Media Contact

Adam Muhlendorf, Longleaf Strategies: adam@longleafstrategies.com; 334-625-0175 
ACLU of Alabama, media@aclualabama.org

September 20, 2022

MONTGOMERY, Ala. — A new review of legislation considered in the 2022 Alabama Legislative Session revealed that one in six bills introduced by lawmakers would make it easier to arrest, convict, and sentence Alabamians to prison.  

The ACLU of Alabama today released its Statehouse to Prison Pipeline Report after a months-long review of every piece of legislation introduced by Alabama legislators this year. Of the 873 bills introduced, 148 bills, or 17 percent, sought to criminalize or increase penalties for individual behavior, expand law enforcement’s reach, or adopt other unconstitutional policies that would add to the state’s already dire prison crisis. Ultimately, 32 of these bills passed both legislative chambers and were signed into law by Alabama Governor Kay Ivey. Among the 32 bills passed into law in the 2022 Regular Session, most were predominately local bills – legislation that applies to one county – that established new fees and salaries collected by local law enforcement. 

"Our leaders can no longer abdicate their responsibility to address the crisis in our prisons and our dysfunctional criminal justice system, and more pipeline legislation is not a meaningful solution,” said Dillon Nettles, the policy and advocacy director for the ACLU of Alabama. “The Department of Corrections is receiving more than double the investment our children receive in early childhood education and legislators expended $400 million in American Rescue Plan Act (ARPA) Funds on new prisons, but few and far between have offered proposals that address why we have one of the highest incarceration rates in the world.” 

This is the second year in a row that the ACLU has conducted this analysis. It defined a bill as a prison pipeline bill if it: 

  • Criminalized a behavior or action. 
  • Increased penalties for a behavior or action. 
  • Increased spending or the budget of a carceral institution. 
  • Relied on an unsubstantiated or disproven reform effort. 
  • Developed unique protections or special privileges for law enforcement officers. Or, 
  • Targeted or more acutely impact economically insecure Alabamians.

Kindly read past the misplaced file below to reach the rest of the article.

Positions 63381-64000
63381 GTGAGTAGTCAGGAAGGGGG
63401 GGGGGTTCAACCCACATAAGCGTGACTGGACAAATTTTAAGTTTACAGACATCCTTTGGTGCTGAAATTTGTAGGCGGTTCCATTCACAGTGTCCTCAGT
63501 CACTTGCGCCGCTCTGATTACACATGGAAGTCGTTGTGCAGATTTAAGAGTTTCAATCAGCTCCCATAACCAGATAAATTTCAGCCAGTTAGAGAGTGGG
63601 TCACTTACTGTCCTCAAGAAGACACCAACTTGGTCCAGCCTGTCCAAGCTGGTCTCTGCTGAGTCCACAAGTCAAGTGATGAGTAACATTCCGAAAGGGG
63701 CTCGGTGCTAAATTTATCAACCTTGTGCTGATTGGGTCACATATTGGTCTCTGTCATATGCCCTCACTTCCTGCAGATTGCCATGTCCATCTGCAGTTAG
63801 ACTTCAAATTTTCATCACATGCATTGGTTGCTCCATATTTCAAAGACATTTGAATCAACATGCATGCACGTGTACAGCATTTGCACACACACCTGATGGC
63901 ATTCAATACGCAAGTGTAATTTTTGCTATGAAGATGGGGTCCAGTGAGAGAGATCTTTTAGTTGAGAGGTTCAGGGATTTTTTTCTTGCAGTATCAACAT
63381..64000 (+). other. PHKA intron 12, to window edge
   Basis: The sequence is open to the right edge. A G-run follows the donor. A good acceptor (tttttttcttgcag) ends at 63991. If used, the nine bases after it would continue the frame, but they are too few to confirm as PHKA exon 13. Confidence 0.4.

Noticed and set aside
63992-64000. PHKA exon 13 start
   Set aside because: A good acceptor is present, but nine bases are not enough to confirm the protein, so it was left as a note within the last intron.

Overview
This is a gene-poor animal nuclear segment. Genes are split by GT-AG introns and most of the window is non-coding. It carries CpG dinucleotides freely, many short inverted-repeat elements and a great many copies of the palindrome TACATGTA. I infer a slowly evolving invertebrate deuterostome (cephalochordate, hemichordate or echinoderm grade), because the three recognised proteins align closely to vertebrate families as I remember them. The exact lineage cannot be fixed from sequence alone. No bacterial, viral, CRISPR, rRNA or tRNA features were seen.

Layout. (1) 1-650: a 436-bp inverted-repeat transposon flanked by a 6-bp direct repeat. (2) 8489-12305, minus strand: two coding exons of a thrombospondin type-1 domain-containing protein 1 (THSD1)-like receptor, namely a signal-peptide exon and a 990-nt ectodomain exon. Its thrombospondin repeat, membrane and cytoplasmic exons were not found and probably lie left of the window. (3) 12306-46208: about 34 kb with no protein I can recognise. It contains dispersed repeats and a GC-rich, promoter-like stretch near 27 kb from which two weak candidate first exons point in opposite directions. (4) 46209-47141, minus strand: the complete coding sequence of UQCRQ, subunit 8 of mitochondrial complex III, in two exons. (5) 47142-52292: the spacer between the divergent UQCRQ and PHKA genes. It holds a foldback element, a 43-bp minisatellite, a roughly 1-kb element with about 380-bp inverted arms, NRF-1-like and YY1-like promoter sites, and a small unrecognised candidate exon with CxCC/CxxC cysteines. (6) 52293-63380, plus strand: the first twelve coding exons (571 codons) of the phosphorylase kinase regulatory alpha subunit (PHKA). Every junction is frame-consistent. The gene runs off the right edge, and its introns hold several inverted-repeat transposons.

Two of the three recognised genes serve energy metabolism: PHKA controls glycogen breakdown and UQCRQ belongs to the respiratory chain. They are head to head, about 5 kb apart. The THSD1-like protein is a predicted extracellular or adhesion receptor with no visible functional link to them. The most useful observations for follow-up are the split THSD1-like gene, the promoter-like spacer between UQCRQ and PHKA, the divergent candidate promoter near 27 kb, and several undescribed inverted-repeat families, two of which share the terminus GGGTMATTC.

Ninety-nine House bills and 49 Senate bills met the ACLU’s prison pipeline definition. The ACLU highlighted four of those bills in its report — The Trans Healthcare Ban (HB 266/SB 184) introduced by Senator Shay Shellnutt (SD-17) and Rep. Wes Allen (HD-89); the Anti-Protest Bill (HB 2/SB 3) introduced by Rep. Allen Treadway (HD-51) and Senator Shay Shellnutt (SD-17); the Voting Suppression Bill (HB 194) introduced by Rep. Wes Allen (HD-89); and the Nick Risner Act (HB 143) introduced by Rep. Phillip Pettus (HD-1). The Anti-Protest Bill was the only bill of the four not approved by the legislature and signed into law. 

The number of pipeline bills introduced by Alabama lawmakers increased in this year’s session by 26.4 percent. In the 2021 Legislative Session, lawmakers introduced 117 pipeline bills, of which 52 became law. 

"The Alabama Legislature and Governor Ivey have continued prioritizing carceral solutions over policies that address roots causes and that make all Alabamians safer,” said JaTaune Bosby Gilchrist, the executive director of the ACLU of Alabama. “Our prisons remain overcrowded, violent, and drug-filled and pipeline legislation only worsens these problems as we push more people into a system designed for punishment and not rehabilitation.” 

 

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The ACLU of Alabama works to preserve and protect the civil liberties and civil rights guaranteed by the U. S. Constitution, especially the principles contained in the Bill of Rights.
Learn more at aclualabama.org